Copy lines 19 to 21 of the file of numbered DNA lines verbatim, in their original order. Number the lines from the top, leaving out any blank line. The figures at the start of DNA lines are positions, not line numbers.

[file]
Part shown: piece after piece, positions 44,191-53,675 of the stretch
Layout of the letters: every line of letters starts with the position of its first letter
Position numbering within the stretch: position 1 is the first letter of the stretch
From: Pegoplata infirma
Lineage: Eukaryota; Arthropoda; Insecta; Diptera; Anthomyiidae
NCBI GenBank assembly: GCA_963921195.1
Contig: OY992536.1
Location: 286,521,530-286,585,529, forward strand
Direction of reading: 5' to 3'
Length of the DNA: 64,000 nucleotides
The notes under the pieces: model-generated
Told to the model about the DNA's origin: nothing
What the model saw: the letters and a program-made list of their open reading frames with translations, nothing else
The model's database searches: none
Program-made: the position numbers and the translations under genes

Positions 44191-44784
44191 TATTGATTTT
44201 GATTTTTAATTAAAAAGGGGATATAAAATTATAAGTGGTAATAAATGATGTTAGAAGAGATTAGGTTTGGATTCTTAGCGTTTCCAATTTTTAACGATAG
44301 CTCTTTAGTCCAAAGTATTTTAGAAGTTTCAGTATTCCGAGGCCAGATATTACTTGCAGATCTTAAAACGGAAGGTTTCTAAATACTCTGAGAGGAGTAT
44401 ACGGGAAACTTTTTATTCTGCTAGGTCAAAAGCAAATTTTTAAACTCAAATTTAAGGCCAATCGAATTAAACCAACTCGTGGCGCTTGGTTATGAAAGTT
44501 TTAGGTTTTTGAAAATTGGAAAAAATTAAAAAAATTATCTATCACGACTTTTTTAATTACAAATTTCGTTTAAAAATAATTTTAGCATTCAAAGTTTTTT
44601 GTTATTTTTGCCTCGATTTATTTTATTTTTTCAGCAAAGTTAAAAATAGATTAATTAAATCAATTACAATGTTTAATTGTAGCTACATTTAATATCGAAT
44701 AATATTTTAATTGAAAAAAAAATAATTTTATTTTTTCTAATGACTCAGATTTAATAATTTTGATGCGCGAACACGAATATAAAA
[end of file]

44301 CTCTTTAGTCCAAAGTATTTTAGAAGTTTCAGTATTCCGAGGCCAGATATTACTTGCAGATCTTAAAACGGAAGGTTTCTAAATACTCTGAGAGGAGTAT
44401 ACGGGAAACTTTTTATTCTGCTAGGTCAAAAGCAAATTTTTAAACTCAAATTTAAGGCCAATCGAATTAAACCAACTCGTGGCGCTTGGTTATGAAAGTT
44501 TTAGGTTTTTGAAAATTGGAAAAAATTAAAAAAATTATCTATCACGACTTTTTTAATTACAAATTTCGTTTAAAAATAATTTTAGCATTCAAAGTTTTTT